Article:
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Posted on March 29, 2024 | All

The Role of Automated Testing in Software Product Development

According to a study by Capgemini,
automated testing can reduce testing costs
by up to 50% and time-to-market by 40%.

Automated testing involves using software tools to automate the repeated manual process of reviewing and validating a software product, traditionally done by humans. Nowadays, automated testing is a standard practice in modern agile and DevOps software projects right from the start. Yet, to grasp its true significance, it’s crucial to consider the hurdles encountered in software development prior to its widespread acceptance.

Before Testing was Automated

Back when manual testing was the norm, software companies typically employed a full-time QA team. This team’s primary responsibility was to develop ‘test cases,’ which were detailed checklists designed to ensure that specific features of a software project behaved as expected. After creating these test cases, the QA team would manually execute them whenever a new update or change was applied to the software project. Subsequently, they would report the results back to the engineering team for review and further development to resolve any identified issues.

The Setback in Manual Testing

However, this manual testing process was slow, expensive, and error-prone. The manual execution of test cases demanded substantial time and resources, resulting in delays in the software development timeline and escalated costs. Additionally, human error was always a risk, as manual testing could overlook specific issues or fail to catch bugs effectively.

Post Automated Testing

Automated testing has since revolutionized the efficiency and return on investment (ROI) of quality assurance (QA) teams. By putting ownership responsibilities in the hands of the engineering team, automated testing allows test cases to be developed alongside regular roadmap feature development. These test cases are then executed automatically by software continuous integration tools, significantly reducing the time and resources required for testing.

Furthermore, automated testing promotes leaner QA team sizes, as it streamlines testing processes, reduces manual effort, and increases the efficiency of test execution. This allows the QA team to focus on more sensitive features of the software, ensuring that critical issues are identified and addressed promptly. Automated testing offers the benefits of cross-platform testing, ensuring compatibility across different operating systems, and multi-language testing, ensuring software functionality in diverse linguistic environments.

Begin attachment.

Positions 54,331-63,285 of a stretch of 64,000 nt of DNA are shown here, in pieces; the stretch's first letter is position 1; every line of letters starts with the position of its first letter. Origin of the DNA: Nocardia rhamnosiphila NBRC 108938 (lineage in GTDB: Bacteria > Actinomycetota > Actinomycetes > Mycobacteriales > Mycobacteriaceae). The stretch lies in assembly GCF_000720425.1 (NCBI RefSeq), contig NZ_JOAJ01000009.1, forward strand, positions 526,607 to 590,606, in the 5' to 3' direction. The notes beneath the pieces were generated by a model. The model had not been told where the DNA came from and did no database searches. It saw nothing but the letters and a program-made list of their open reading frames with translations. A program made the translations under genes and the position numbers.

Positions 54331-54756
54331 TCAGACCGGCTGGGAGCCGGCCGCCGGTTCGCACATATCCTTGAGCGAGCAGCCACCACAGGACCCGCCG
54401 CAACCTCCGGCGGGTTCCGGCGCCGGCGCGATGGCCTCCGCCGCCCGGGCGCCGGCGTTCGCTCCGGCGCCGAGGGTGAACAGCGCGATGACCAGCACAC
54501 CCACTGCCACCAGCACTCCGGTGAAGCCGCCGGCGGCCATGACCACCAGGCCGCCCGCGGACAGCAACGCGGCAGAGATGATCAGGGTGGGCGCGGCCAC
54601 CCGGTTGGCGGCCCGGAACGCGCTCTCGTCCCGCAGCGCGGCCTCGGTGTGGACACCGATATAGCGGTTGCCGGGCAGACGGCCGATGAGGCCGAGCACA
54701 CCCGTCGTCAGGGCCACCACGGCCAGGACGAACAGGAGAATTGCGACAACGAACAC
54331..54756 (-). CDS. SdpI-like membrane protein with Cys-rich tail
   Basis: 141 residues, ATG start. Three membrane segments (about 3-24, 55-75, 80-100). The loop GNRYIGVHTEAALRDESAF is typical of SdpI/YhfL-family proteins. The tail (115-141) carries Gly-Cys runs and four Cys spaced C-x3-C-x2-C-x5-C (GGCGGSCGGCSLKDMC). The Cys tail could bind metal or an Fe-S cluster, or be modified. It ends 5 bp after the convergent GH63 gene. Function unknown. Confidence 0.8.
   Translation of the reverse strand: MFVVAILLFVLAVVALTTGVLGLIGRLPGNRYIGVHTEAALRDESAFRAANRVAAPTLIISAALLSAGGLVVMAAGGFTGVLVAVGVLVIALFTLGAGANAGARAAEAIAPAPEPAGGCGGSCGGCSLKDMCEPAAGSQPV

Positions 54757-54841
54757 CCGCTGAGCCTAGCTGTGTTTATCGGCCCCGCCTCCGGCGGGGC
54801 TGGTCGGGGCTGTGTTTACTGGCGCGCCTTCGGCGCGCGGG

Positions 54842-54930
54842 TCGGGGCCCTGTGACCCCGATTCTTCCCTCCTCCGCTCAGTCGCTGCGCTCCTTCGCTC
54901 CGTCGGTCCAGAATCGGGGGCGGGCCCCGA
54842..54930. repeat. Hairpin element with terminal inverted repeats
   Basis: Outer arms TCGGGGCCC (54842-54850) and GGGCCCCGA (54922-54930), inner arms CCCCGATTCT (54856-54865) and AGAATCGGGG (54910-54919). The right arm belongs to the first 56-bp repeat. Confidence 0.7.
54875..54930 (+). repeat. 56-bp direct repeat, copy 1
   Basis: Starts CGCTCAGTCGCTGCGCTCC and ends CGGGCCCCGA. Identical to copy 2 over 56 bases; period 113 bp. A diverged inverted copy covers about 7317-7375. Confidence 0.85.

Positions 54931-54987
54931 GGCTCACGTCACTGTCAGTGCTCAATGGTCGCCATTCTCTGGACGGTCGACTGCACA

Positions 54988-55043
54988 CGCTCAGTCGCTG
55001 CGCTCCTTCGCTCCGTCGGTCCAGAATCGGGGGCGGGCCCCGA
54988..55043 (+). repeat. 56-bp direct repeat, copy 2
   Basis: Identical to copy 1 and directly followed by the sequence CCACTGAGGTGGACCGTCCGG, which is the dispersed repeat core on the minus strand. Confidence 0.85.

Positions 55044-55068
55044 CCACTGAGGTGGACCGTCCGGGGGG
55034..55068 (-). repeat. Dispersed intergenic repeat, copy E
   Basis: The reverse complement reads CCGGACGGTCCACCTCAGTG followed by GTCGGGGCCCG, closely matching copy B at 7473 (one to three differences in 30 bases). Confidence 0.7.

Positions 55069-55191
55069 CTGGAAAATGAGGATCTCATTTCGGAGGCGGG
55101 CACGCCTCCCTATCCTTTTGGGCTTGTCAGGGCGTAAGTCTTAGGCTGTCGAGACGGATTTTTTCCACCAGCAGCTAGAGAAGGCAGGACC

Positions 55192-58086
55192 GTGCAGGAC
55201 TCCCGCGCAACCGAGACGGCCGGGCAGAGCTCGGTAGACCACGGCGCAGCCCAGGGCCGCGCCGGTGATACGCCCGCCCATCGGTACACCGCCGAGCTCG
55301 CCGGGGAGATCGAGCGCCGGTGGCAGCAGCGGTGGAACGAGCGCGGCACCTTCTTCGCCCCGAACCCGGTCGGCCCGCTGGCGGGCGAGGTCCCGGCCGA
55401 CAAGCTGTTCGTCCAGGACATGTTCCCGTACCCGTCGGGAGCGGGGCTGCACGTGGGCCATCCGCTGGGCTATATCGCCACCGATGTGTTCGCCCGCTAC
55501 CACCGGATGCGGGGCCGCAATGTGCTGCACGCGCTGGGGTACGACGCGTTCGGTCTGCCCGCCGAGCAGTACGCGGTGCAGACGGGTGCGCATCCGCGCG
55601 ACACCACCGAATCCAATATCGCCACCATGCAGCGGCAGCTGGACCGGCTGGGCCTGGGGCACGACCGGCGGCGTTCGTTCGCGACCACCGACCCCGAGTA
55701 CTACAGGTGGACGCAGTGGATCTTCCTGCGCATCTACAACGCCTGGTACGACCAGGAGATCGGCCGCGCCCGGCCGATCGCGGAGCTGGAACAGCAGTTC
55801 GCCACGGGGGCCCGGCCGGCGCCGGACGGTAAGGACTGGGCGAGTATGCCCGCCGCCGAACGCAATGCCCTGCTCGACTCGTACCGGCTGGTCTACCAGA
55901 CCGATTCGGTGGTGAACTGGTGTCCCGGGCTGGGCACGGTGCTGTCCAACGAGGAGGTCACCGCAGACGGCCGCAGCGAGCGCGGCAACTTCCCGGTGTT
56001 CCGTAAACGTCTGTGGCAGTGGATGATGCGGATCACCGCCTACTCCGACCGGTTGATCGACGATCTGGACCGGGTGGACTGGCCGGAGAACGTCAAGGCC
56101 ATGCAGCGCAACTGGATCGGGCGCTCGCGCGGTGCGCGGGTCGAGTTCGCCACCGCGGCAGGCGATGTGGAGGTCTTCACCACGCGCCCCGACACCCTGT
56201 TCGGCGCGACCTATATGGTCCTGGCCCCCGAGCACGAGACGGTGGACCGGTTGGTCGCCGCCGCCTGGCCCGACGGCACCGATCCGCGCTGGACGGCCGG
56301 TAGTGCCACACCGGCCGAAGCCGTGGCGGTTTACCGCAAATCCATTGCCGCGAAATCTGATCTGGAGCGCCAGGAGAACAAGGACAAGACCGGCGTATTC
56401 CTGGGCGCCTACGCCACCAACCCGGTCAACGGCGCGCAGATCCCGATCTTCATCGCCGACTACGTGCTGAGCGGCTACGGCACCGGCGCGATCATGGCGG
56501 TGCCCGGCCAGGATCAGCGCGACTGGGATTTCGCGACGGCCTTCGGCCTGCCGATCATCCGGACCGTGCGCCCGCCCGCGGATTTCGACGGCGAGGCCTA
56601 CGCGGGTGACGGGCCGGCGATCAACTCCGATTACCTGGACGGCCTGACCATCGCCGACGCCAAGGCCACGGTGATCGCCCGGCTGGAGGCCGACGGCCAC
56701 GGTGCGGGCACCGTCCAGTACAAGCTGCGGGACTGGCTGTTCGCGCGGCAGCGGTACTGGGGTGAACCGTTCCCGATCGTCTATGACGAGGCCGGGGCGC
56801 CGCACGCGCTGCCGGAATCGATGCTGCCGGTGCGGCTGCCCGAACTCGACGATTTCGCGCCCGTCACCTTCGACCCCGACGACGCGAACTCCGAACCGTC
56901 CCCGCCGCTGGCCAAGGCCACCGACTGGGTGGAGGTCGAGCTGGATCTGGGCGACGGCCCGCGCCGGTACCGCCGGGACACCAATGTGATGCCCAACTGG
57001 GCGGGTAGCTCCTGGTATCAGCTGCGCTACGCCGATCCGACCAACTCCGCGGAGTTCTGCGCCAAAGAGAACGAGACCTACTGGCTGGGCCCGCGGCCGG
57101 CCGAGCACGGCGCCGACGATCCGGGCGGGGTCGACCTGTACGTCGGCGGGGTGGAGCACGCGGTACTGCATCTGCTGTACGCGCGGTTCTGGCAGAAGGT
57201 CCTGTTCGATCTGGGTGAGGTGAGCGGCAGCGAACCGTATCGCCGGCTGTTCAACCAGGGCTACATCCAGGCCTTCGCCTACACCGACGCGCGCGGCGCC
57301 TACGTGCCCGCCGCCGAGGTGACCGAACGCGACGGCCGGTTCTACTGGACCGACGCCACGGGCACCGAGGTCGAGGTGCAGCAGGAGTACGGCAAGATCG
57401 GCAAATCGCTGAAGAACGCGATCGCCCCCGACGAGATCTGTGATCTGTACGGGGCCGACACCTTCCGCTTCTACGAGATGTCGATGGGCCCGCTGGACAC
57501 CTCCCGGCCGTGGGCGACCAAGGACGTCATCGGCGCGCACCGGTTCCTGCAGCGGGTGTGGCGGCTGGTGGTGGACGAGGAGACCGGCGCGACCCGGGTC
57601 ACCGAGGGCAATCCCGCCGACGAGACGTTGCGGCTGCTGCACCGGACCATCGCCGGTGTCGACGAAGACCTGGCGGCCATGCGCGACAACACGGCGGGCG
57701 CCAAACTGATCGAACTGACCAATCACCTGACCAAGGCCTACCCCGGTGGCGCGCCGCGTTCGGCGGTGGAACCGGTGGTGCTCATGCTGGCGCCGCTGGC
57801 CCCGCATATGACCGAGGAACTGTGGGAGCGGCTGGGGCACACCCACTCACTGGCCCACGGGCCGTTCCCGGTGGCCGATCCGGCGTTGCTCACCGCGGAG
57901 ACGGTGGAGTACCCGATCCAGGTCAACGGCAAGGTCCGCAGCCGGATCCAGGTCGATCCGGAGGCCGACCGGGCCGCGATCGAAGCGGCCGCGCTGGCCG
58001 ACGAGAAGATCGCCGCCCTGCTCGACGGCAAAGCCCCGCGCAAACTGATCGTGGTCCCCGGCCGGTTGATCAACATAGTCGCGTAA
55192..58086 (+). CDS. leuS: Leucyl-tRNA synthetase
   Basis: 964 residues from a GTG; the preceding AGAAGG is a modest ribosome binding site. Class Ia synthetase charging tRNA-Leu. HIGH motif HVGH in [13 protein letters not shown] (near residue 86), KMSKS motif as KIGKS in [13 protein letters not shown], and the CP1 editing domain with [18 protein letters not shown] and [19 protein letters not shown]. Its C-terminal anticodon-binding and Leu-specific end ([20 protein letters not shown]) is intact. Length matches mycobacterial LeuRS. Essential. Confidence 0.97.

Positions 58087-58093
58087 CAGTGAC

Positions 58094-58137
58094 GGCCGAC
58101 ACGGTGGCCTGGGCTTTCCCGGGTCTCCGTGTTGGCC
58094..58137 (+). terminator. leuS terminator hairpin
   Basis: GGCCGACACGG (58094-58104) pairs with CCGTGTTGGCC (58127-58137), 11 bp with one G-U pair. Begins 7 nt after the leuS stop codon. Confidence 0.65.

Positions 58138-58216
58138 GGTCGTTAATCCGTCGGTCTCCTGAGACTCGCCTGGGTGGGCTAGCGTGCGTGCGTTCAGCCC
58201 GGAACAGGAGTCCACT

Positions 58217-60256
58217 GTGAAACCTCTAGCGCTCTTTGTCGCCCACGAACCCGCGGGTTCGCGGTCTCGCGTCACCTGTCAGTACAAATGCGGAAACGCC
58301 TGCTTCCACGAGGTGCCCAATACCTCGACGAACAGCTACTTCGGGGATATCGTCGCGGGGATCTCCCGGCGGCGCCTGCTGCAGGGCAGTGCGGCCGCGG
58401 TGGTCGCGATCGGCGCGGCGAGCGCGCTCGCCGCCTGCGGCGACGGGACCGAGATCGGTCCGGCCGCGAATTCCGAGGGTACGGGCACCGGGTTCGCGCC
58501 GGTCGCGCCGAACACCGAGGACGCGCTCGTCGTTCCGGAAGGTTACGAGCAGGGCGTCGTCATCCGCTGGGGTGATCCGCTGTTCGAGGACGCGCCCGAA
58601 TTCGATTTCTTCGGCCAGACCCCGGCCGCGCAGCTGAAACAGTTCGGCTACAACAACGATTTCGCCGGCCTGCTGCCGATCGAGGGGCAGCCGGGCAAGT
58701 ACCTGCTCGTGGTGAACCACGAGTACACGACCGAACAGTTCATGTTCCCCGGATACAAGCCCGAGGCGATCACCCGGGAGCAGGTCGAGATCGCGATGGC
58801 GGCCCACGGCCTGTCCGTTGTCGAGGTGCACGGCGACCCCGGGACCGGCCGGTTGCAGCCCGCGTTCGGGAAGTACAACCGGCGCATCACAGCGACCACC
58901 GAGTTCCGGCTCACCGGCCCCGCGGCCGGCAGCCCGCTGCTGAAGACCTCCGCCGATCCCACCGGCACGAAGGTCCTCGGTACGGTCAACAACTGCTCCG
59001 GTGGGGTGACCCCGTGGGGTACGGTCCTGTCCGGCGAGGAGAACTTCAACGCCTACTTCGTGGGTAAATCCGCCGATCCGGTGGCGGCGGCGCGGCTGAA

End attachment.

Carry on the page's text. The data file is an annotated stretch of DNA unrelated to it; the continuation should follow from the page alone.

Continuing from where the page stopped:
Overall, automated testing has become essential in modern software development, offering reliable test results, significant gains in team efficiency and boosted ROI for QA teams.

Types of Automated Testing

Unit testing: Unit testing focuses on testing individual units or components of a software application in isolation, ensuring each unit functions correctly per its design.

Example: In a CI/CD pipeline, changes to the shopping cart function prompt the pipeline to run tests to verify the correct calculation of the total price.

Integration testing: Integration testing verifies the interaction between different modules or components of a software system to ensure that they work together seamlessly.

Example: Ensuring that data flows correctly between a web application’s frontend and backend components when a user submits a form.

Functional testing: Functional testing evaluates the functionality of a software application by testing its features against the specified requirements to ensure they meet the desired outcomes.

Example: Verifying that clicking on a “Submit Order” button in an e-commerce application adds the selected items to the user’s shopping cart.

Regression testing: Regression testing is the most commonly automated process. It is performed to ensure that recent code changes have not adversely affected existing functionalities. It helps in maintaining software quality and stability over time.

Example: Checking that a software update to a mobile app does not cause previously working features, such as login or search, to malfunction.

Performance testing: Performance testing evaluates the responsiveness, speed, and overall performance of a software application under various conditions, helping to identify and eliminate performance bottlenecks.

Example: Simulating a large number of users accessing a website simultaneously to measure its response time and identify potential performance issues.

Considerations for Manual Software Testing in an Automated Testing Era

When deciding which software tests to perform manually, it’s essential to consider factors like the nature of the testing required and the ROI of automation.

Tests like exploratory testing, which relies on human creativity to uncover bugs in unscripted ways, can be more efficiently executed manually, as current automated tools for exploratory testing still need to be fully mature.

Similarly, visual regression testing, which detects visual design flaws in a software UI, often benefits from human observation due to the cost and limited adoption of automated tools in this area.